Tracking spatial and temporal trends of events (e.g. disease outbreaks and natural disasters) is important for situation awareness and timely response. Social media, with increasing popularity, provide an effective way to collect event-related data from massive populations and thus a significant opportunity to dynamically monitor events as they emerge and evolve. While existing research has demonstrated the value of social media as sensors in event detection, estimating potential time spans and influenced areas of an event from social media remains challenging. Challenges include the unstable volumes of available data, the spatial heterogeneity of event activities and social media data, and the data sparsity. This paper describes a systematic approach to detecting potential spatiotemporal patterns of events by resolving these challenges through several interrelated strategies: using kernel density estimation for smoothed social media intensity surfaces; utilizing event-unrelated social media posts to help map relative event prevalence; and normalizing event indicators based on historical fluctuation. This approach generates event indicator maps and significance maps explaining spatiotemporal variations of event prevalence to identify space-time regions with potentially abnormal event activities. The approach has been applied to detect influenza activity patterns in the conterminous US using Twitter data. A set of experiments demonstrated that our approach produces high-resolution influenza activity maps that could be explained by available ground truth data.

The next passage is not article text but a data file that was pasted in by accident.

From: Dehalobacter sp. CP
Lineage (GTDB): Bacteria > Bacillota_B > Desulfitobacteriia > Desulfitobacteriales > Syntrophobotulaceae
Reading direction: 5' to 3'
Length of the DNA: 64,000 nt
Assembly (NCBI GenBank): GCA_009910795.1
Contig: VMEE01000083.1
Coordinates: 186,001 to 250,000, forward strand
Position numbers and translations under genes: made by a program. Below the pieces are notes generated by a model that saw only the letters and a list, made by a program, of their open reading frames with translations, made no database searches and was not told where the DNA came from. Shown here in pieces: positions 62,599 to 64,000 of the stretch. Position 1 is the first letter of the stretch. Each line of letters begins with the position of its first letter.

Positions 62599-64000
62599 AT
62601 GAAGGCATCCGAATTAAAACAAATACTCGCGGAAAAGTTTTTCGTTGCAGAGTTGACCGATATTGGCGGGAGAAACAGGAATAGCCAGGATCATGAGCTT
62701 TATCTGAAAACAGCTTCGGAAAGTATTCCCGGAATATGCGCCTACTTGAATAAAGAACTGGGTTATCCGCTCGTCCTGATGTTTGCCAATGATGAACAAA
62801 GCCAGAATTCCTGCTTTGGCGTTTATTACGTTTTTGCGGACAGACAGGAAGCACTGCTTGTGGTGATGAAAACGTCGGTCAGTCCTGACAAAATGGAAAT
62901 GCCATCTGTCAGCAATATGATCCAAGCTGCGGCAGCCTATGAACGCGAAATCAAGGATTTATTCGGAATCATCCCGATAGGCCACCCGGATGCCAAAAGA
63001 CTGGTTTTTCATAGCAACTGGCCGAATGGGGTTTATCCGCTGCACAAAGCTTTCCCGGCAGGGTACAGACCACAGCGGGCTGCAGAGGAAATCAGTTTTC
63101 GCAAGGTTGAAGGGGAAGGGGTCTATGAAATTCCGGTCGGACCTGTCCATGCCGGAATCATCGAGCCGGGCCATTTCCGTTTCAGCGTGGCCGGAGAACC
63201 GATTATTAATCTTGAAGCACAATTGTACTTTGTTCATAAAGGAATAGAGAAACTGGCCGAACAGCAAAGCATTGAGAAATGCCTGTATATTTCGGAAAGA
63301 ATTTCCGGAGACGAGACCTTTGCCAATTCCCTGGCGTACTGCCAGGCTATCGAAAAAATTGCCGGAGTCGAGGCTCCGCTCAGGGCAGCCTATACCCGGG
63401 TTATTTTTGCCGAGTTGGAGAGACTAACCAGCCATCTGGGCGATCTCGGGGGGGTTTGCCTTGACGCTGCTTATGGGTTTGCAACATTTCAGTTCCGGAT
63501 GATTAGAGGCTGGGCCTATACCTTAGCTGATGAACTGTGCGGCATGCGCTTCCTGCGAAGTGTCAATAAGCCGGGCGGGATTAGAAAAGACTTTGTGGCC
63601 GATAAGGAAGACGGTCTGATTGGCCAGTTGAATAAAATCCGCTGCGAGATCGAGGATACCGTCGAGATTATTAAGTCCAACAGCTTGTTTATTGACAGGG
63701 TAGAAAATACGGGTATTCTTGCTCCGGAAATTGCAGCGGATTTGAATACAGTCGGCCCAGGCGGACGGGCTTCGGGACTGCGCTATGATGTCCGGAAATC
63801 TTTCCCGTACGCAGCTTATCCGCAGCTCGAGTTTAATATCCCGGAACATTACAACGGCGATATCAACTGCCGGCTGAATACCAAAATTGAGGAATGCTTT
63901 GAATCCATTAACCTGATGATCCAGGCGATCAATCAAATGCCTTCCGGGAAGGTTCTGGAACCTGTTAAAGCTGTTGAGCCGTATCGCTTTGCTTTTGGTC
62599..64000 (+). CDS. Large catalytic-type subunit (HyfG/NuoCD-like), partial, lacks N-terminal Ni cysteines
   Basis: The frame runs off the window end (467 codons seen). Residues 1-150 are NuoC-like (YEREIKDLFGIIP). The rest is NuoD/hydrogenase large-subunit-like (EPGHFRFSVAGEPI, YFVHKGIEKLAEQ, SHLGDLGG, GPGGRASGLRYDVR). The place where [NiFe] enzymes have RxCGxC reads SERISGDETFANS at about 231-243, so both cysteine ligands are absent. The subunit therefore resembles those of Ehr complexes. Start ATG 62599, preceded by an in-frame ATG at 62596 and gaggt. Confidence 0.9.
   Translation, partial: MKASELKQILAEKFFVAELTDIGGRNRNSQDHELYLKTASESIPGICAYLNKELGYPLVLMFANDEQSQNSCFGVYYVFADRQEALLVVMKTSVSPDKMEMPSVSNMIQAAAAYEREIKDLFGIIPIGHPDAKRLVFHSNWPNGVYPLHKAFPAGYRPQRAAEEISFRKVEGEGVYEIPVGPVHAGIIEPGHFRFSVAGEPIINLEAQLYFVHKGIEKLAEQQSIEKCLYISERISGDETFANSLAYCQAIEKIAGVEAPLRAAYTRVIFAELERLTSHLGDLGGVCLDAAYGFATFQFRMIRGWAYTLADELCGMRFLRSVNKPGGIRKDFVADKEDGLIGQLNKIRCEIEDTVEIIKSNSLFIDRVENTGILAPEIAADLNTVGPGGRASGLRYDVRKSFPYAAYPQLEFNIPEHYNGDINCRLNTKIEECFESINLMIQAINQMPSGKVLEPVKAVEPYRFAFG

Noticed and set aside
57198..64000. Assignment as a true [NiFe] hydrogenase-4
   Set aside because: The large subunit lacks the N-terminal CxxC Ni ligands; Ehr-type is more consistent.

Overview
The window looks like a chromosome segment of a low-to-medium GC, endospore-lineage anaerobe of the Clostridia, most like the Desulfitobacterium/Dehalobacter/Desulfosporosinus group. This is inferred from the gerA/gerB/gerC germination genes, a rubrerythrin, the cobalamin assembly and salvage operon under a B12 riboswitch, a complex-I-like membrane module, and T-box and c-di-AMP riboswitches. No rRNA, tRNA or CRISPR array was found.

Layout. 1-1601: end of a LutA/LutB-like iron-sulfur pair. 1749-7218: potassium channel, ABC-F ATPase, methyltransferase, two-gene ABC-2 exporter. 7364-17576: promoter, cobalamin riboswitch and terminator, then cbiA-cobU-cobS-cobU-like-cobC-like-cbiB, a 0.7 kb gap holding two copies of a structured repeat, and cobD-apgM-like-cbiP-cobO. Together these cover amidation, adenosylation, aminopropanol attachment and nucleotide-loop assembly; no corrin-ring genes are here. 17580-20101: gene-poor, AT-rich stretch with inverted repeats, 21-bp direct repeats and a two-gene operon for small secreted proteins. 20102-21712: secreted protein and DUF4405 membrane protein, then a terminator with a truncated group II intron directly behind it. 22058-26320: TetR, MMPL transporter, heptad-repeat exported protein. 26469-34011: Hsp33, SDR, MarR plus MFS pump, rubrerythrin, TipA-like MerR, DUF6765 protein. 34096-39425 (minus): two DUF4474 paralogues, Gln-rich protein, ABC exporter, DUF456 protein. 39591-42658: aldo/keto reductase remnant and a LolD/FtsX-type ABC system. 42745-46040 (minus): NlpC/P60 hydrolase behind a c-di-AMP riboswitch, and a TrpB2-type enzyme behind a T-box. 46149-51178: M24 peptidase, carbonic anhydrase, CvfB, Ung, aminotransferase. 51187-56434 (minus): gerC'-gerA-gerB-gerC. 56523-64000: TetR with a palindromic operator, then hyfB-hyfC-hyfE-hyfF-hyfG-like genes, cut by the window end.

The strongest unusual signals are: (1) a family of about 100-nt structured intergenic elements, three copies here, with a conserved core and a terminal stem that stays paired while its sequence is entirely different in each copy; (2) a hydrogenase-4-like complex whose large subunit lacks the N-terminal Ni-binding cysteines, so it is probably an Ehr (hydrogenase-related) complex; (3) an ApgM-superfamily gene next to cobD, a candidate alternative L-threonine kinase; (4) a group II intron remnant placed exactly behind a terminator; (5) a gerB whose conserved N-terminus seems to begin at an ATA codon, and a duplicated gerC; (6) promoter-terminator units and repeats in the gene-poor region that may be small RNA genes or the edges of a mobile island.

|Number of pages||25|
|Journal||International Journal of Geographical Information Science|
|State||Published - Mar 4 2018|
- event detection
- influenza surveillance
- social media
- spatiotemporal analysis